Archive for the ‘Site of the Day’ Category

New Web Address Endings coming soon?

Posted on April 16th, 2009 in Computer software/hardware, Historic Technology, Site of the Day, Software/Hardware Reviews, Tech News, Webpage/SEO | Comments Off on New Web Address Endings coming soon?

According to an article in USA today,

“The familiar .com, .net, .org and 18 other suffixes — officially “generic top-level domains” — could be joined by a seemingly endless stream of new ones next year under a landmark change approved last summer.

The current TLDs are :
.aero  –  Air-transport industry
.asia  – Asia-Pacific region
.biz  – Business
.cat  – Catalan language sites
.com –  Commercial entities (open to anyone)
.coop – Cooperatives
.edu –  Educational
.gov  – Governmental
.info –  Information
.int  – International organizations
.jobs –  Companies
.mil – U.S. military
.mobi –  Mobile devices
.museum – Museums
.name –  Individuals, by name
.net –  Network
.org – Organization
.pro – Professions
.tel – Internet communication services
.travel – Travel and tourism industry related

(List of TLDs from here)

What the ICANN is proposing would allow anyone to register .”anything”.  Instead of it could be diet.coke.  That’s it.  Our website could be flash.ladybug. could become Explosiontheory.bang.   Google could have .google,,

On one hand, this could open up some interesting web addresses.  No more adding in “.com” after to check my email.  On the other hand, this chage is removing one of most important orginizing features of the internet.  So that I’m not turning this post into a product pitch, I’m going to use Slum Cola from Futarama as my example product.


Right now, Slurms website would be Slurm.Com.  That’s their main site.  Slurm would probably also own Slurm.Net,, and maybe Slurm.Info as well.  All of those sites re-direct you back to Slurm.Com, so that there’s almost no chance of someone missing the Slurm website.  Along with “Slurm,” there’s probably SlurmCola, SlurmIsAddicting, and numerous other promotional sites registered under the .com, .net, and .biz domains.  The last thing someone wants is for a brand to get hijacked.  Companies work hard to make sure that they’ve got as many different combinations of names and phrases that they might want under their control.  So, as things stand now, Slurm only needs to worry about 4 or 5 major domains (Slurm. _____)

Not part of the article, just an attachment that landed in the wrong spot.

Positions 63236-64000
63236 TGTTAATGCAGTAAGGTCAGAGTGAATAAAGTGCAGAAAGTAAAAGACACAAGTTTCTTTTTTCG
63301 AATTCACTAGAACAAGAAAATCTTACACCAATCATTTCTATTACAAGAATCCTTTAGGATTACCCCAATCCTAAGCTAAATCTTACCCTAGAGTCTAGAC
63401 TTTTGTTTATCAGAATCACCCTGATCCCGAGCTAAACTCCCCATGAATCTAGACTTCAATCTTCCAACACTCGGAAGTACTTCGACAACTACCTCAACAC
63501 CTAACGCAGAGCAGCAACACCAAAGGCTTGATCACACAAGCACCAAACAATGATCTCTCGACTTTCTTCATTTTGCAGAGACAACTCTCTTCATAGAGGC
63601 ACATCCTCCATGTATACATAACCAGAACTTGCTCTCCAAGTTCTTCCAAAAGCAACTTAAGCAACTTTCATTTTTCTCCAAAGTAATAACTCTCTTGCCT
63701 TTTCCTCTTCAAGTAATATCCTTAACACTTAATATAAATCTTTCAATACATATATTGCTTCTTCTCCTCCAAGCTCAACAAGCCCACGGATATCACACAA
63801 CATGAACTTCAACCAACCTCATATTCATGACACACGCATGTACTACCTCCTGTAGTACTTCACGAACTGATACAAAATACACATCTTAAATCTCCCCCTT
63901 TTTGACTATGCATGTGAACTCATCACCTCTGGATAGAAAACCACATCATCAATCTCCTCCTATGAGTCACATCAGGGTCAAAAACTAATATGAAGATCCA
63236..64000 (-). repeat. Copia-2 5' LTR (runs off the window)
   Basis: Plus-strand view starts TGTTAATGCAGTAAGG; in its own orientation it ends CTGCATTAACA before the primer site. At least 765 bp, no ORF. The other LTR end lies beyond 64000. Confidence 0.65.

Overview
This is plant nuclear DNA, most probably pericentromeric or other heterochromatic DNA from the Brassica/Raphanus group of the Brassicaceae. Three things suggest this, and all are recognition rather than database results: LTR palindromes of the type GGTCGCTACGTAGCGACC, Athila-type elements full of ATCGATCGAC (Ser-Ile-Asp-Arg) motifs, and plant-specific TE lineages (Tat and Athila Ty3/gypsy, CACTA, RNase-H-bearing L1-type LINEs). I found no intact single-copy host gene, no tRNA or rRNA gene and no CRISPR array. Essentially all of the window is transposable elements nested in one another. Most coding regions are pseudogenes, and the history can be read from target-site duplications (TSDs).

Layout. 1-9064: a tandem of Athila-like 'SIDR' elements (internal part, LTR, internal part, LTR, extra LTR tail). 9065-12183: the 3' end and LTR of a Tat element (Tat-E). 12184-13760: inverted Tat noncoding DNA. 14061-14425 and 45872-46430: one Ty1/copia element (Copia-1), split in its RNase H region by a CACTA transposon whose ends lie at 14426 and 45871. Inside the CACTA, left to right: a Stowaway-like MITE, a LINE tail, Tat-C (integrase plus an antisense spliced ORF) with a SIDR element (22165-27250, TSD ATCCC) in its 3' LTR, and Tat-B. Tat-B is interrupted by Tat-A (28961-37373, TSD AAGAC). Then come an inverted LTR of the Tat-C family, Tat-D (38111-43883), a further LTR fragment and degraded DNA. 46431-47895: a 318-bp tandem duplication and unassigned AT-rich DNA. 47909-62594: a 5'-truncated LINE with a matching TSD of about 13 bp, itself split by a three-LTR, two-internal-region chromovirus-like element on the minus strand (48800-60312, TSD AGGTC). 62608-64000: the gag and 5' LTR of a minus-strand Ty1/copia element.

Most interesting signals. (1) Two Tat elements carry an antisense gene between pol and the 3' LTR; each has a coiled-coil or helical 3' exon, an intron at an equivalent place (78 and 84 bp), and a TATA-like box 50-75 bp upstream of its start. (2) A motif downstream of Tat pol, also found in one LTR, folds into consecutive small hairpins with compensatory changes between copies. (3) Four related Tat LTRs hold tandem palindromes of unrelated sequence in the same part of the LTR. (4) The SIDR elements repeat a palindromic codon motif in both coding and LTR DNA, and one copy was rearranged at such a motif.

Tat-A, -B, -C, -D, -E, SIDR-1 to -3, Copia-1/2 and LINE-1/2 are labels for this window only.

Now, under the changes the ICANN is proposing, they’d have to worry about a lot more.  There could be Slurm.Cola.  Slurm.Soda  DietSlum.Soda.  GetAddictedToSlurm.Soda  Drink.Slurm  SlurmIsDa.Bomb.  Slurm.Pop  Slurm.Drink    The list could go on and on and on.  So what happens to corporate identity then?  If I’m looking for Slurm now, its probably going to be a .com.  But if I’m looking for Slurm online  in the future, it could be ANYWHERE.  It wouldn’t have to be .com.

It might not seem very important when it comes to buying Slurm.  But the same problem of brand identity could hit your bank.  Scammers and phishers could find ways to mimic the banks official website.  As things stand now, the banks website is .com  In the future, it could be .bank, .banking, .financial, etc.  It would be very easy for a scammer to create a website that was .financial, or .banking to mimic a real page that was supposed to be .bank.

This quote from the USA Today article really worries me :

“To beat a competitor to the punch, a company might decide it needs to control a new generic domain, such as .cereal or .detergent, but it would be costly. The currently proposed application fee is $185,000, says Levins, plus an annual “continuance” fee of $25,000. If more than one company wants a suffix, there could be a bidding war.”

It would cost almost $200,000 to register a different TLD ending??? There are millions of businesses out there that could, in theory, benefit from more specific domains – like having .hardware as an ending.  But what if I giant chain buys up the .hardware ending?  That creates a major problem for all the other hardware stores out there, especially since a lot of web users might mistakenly think that .hardware is somehow better, more professional, or just the authoratitive source for harware information, when in reality, its the same old .com it was before, just $200,000 more expensive.

I don’t like this idea at all.

-Confusion between domain names could make it hard to find things

-Scammers could take control or create fishing websites that mimic originals, but could end in anything.

-Companies will have to spend more money guarding their corporate images (and the expenses will get passed on to us, the conumers.)

-With something as large as the internet, some organization is a good thing.  Libraries have the dewy decimal system.  Graphic designers have different standardized color codes to organize and share specifici colors.  The internet needs its top level domains.